Close Window
Magma Pressure Building Inside Mount St. Helens Volcano May 9, 2014
Satellite Image
Plume of steam rising from the crater of Mount St. Helens as magma rises within the volcano.
Washington state’s Mount St. Helens volcano is showing signs that magma is rising deep inside, but geologists say that an eruption is still not likely anytime soon.

The volcano erupted violently on May 18, 1980, killing 57 people and altering the landscape for miles around.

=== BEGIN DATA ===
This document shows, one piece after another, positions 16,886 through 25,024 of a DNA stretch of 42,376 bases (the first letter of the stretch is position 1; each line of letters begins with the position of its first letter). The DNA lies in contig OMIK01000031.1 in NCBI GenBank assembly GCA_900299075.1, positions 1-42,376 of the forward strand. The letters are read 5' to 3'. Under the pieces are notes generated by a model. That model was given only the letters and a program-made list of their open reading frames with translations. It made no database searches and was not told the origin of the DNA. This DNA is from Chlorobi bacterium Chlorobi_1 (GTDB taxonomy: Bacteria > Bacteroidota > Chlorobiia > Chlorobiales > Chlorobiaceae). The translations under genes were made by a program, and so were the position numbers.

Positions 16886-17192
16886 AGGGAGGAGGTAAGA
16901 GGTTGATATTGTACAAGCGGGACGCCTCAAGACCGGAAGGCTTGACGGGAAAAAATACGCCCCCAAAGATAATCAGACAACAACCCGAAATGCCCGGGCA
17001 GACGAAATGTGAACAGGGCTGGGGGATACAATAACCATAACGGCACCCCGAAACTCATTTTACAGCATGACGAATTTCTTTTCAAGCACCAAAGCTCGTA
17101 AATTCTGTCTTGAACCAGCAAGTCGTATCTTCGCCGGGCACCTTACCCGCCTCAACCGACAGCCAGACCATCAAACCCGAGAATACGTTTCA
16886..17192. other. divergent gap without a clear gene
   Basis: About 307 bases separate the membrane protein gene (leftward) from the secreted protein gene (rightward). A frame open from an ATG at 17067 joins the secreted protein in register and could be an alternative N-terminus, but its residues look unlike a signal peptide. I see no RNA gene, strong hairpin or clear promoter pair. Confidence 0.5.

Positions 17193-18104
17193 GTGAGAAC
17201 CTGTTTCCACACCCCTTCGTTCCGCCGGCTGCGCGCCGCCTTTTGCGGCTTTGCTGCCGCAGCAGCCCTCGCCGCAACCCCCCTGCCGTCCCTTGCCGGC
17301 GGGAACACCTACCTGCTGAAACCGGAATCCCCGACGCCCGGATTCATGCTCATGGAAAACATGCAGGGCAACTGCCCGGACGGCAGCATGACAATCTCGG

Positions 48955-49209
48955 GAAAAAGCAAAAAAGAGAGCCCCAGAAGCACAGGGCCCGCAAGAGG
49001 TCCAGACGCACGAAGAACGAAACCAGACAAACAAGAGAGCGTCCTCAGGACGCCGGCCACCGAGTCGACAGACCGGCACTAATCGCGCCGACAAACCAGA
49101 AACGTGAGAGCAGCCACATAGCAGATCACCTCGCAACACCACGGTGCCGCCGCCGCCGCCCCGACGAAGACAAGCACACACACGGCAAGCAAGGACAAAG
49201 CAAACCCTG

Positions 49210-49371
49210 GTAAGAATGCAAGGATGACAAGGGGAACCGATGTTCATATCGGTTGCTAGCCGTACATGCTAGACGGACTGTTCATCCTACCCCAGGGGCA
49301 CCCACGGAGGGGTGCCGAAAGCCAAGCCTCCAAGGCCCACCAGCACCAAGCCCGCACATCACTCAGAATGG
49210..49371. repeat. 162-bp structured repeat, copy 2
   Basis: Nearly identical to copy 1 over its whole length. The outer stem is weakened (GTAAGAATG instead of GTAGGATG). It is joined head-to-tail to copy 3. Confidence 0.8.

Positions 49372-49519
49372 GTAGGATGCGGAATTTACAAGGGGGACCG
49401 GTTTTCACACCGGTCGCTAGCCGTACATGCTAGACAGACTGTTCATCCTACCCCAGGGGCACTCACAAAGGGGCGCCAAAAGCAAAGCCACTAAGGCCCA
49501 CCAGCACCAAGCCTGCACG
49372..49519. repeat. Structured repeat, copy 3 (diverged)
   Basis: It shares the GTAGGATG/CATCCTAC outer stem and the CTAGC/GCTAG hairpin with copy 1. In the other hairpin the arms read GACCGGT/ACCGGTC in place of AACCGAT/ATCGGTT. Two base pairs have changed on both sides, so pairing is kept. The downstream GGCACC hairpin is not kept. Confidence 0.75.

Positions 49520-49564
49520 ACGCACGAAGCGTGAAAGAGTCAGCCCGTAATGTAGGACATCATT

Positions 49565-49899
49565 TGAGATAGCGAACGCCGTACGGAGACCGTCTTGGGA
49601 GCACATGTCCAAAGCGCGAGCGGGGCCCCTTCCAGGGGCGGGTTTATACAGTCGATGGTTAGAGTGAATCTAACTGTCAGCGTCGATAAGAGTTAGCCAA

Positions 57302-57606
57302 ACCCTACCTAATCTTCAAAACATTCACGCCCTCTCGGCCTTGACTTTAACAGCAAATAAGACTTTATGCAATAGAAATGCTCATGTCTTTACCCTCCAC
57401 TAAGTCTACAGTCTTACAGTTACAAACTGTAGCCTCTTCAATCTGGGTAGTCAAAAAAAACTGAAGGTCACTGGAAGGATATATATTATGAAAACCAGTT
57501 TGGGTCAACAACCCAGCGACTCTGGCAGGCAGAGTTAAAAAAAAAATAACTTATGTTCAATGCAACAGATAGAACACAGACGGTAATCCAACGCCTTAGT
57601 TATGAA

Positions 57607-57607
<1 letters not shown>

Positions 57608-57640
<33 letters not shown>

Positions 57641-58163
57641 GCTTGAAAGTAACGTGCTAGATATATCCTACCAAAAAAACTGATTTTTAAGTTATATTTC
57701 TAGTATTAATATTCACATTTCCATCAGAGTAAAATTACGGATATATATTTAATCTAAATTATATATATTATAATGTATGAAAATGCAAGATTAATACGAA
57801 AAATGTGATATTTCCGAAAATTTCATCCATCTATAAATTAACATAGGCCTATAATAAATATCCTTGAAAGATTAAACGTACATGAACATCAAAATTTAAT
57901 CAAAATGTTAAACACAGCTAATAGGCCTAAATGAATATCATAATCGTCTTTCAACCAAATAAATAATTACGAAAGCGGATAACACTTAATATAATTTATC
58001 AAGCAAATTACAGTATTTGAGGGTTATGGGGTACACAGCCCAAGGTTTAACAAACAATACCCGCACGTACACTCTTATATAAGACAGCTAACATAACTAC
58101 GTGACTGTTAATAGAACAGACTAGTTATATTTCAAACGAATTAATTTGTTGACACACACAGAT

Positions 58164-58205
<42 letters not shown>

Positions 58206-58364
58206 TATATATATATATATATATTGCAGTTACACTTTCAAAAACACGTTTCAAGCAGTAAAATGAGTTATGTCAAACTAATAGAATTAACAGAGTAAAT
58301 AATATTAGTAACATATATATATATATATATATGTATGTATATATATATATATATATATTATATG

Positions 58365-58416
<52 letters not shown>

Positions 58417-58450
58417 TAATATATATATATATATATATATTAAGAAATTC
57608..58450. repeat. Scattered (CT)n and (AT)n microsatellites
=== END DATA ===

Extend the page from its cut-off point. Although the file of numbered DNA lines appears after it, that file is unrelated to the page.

“The magma reservoir beneath Mount St. Helens has been slowly re-pressurizing since 2008,” the U.S. Geological Survey said in a statement.

“It is likely that re-pressurization is caused by (the) arrival of a small amount of additional magma 2.5 to 5 miles beneath the surface.”

But seismologist Seth Moran at the Cascades Volcano Observatory told CBS News that the volcano could accumulate pressure inside for a long time before it starts to erupt.

“The reassuring thing is: when it’s really ready to erupt, it gives lots and lots of signs,” Moran told the broadcaster.

Photo: USGS